Fake Covid-19 tests and even coronavirus ‘vaccines’ being sold on the Dark Web
Faked Covid-19 test results, as well as falsified vaccine passports and even products that are claimed to be the AstraZeneca and Pfizer vaccines have been spotted for sale on the Dark Web.
The websites – impossible to access from most popular web browsers – have long been known to host marketplaces for illegal drugs, pornography and weapons but researchers at cyber-security company Check Point say they have identified a sudden surge in coronavirus-related products over the past few months.
The illegal websites are based all over the world, but a large number of the pages are written in Russian, suggesting that the sellers are based in Russia or Eastern Europe.
As international travel begins to open up, it’s expected that many airlines and other carriers will demand a valid negative Covid test or a verified vaccine passport as a condition of travel.
But Check Point analysts say they have seen fake vaccination certificates being advertised by anonymous sellers for as little as $150 (about £110).
The same sites claim to have coronavirus vaccines on sale. One site offered the Oxford-AstraZeneca at $500 (£365), and a single dose of the the Russian Sputnik jab for $600.
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Check Point analysts say there are over 1,200 traders currently advertising vaccines for sale.
Most demand payment in Bitcoin or other untraceable cryptocurrencies, making the identification of the sellers almost impossible.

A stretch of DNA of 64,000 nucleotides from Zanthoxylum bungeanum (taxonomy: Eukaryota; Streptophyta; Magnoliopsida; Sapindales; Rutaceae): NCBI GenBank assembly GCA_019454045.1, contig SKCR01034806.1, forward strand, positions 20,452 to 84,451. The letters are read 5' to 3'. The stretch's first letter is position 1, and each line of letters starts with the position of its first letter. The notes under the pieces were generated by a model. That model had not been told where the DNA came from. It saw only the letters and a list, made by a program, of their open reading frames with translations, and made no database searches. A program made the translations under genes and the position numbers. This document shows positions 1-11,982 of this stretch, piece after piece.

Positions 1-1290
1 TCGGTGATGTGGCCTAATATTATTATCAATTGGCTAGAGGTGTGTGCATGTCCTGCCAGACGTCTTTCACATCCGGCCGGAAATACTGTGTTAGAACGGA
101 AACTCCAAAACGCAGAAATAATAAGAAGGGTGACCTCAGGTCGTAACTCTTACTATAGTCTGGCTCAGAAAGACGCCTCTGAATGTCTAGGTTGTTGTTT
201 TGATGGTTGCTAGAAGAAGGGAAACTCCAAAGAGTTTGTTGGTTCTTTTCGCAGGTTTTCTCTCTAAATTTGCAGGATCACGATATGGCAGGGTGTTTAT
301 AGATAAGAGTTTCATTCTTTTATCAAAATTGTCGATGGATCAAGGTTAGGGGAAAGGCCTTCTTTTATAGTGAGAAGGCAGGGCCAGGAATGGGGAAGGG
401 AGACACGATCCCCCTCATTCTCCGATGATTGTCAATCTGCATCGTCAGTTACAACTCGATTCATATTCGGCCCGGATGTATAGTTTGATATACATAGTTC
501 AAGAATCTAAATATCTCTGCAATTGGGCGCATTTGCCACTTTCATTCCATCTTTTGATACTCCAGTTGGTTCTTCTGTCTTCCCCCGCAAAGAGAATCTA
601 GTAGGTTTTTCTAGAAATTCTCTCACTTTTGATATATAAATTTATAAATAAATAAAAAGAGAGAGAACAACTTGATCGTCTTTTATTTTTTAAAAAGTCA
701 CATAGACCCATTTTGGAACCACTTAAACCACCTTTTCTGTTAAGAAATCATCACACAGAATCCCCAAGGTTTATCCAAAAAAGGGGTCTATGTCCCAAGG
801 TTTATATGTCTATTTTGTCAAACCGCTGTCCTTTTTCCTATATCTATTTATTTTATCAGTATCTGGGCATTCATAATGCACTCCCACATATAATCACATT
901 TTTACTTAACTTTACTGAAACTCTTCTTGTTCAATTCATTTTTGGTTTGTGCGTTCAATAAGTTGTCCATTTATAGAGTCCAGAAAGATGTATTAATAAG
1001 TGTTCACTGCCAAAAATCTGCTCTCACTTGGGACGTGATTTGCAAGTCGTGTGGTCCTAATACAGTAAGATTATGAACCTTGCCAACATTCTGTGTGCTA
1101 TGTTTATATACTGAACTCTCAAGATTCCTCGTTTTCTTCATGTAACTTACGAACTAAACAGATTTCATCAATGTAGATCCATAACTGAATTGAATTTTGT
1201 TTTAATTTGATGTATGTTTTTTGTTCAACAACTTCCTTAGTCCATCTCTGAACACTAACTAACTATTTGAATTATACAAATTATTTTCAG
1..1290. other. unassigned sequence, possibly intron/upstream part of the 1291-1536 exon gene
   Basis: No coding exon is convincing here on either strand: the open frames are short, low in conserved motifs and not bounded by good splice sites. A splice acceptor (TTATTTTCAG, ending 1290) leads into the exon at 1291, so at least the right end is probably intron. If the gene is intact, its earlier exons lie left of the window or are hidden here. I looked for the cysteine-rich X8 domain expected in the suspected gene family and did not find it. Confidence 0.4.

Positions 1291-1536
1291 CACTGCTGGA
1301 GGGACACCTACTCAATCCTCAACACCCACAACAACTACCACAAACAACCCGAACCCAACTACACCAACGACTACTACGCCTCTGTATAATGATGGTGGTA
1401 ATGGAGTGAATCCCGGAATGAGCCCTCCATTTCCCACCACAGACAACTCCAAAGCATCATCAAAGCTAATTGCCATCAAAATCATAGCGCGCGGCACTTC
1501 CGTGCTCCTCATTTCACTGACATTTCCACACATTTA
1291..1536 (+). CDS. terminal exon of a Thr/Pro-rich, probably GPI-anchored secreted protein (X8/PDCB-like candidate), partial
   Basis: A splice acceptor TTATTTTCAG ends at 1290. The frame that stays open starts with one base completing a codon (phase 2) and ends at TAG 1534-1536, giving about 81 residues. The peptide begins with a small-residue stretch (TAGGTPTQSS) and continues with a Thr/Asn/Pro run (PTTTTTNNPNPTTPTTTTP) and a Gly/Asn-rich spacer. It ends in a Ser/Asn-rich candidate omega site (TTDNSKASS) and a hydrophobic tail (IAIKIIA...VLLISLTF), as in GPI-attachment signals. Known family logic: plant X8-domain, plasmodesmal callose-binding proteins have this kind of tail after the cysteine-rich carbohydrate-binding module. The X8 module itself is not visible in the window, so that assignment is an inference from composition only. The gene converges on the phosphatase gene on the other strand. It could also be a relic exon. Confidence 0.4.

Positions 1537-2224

Oded Vanunu, head of product vulnerabilities research at Check Point told BBC News: "It's imperative for people to understand that attempting to obtain a vaccine, a vaccination card or negative Covid-19 test result by unofficial means is extremely risky, as hackers are more interested in your money, information and identity for exploitation."
He added that one of his researchers had paid $750 for a dose of the Chinese Sinopharm vaccine for research purposes, but the goods had not yet arrived.
More than 25million people in the UK have now received a first dose of a vaccine, but concerns have been raised that shortages could lead to younger Brits having to wait over a month for their jab.
Check Point is advocating the use of an internationally-recognised digital signature for all vaccine documentation to make forgeries more difficult.
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